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onw COLUMNISTS

Muzzling Science Is A Poor Way to Govern


By Peter Russell

Last week brought news that Canada’s Information Commissioner, Suzanne Legault, was launching an investigation of seven federal departments for allegedly “muzzling” scientists.

This is the latest chapter in a long and troubling story that has been building up through the Harper years.

In the early days of the Harper government,  the Minister of the Environment ordered Mark Tushingham, one of its climatologists, to stay away from a National Press Club lunch  at which his science fiction novel would be discussed.

Soon after that, Environment Canada adopted a media relations protocol with the aim of ensuring “one department, one voice.”

An early casualty of that protocol was Scott Dallimore, who was forbidden to speak to journalists about an article on a flood 13,000 years ago which he had published in the prestigious journal, Nature.

This muzzling of government-employed scientists has by no means been confined to Environment Canada.

In 2011, following the Japanese earthquake and nuclear plant melt-down, Health Canada refused media requests for data from radiation monitors the Department runs.

The information came out anyway when an Austrian team was able to get the Canadian data from a global network of radiation monitors.

But it shows how anal Canada’s government can be in allowing their scientists to communicate with Canadians.

Denying public and media access to the work of its scientists seems to be part and parcel of the federal government’s obsession with centralized control of every bit of information about government that the public is permitted to receive.

One government, one message is the mantra.

Modern business corporations follow the same style of government.

They maintain large public relations departments which, like the Prime Minister’s Office in Ottawa, do everything possible to stay on message and ensure that there is only one message. I am sure their scientists are muzzled too.

But the difference is that government employed scientists are paid by us, the tax-payers.

In that sense they are “our scientists”.

Moreover they are doing science for the public good, not to maximize company profits or votes for the governing party.

When they are muzzled, we do not know the science on which government is basing its decisions.

The Harper government has also been muzzling science in another way.

When the decision is taken to make the long census form voluntary, or to stop funding the experimental lakes research station in northwest Ontario, no scientists are prevented from publishing their findings.

There just won’t be any reliable and useful findings to publish.

In the case of the census, this means that the continuity of reliable data about social and economic demographic trends in Canada is lost.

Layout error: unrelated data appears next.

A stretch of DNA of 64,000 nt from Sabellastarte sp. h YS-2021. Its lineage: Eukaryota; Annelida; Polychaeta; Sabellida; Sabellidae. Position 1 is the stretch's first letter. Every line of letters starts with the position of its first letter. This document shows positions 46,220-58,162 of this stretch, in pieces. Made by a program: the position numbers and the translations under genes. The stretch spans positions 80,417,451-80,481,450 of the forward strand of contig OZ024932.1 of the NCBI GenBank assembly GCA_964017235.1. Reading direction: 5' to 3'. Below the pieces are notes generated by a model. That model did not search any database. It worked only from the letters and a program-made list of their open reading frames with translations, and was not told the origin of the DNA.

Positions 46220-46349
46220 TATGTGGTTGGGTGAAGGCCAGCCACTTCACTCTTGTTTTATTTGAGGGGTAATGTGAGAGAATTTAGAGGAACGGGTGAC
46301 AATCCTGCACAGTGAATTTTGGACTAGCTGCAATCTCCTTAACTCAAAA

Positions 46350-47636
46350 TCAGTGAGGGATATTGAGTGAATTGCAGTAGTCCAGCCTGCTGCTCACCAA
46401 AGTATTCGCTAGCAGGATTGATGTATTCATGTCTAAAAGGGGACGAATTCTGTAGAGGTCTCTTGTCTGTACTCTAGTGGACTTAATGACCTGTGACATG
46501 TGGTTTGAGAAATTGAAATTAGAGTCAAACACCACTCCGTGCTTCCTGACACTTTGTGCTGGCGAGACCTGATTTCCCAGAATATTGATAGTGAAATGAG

Neither independent scholars nor government decision-makers will have the information required to assess the changing needs of our people.

Only government has the authority to collect that information and our government, unlike most in the western world, shirked its responsibility to exercise that authority.

Similarly, in terminating funding for the scientists working in the experimental lakes on measuring the long-term impact of emitting various toxic wastes into fresh water, our country is denied the knowledge needed to safeguard one of Canada’s most precious resources, its fresh water.

It seems highly unlikely that private sector funding can be found for research that might result in calling for restraints on industrial activities and products.

In a democracy, science shouldn’t govern, but neither should government muzzle science.

Often science has good news for us – new inventions, new drugs, new knowledge about our universe.

But sometimes scientists, capable scientists working with honesty and integrity, must have troubling news for us, warning us to slow down or stop doing something that we didn’t realize may have deleterious consequences for ourselves and our planet.

Muzzling science means that we will not be governed intelligently – and that can never be a good thing.

About Peter Russell

Peter H. Russell is Professor Emeritus of Political Science at the University of Toronto. He is one of Canada’s leading constitutional scholars, has published widely in the fields of aboriginal policy, the judiciary and parliamentary democracy, and is a frequent commentator on Canadian government and politics. He is the founding Principal of Senior College at the University of Toronto. Peter Russell is an Officer of the Order of Canada and a Fellow of the Royal Society of Canada.
Posted date : April 10, 2013

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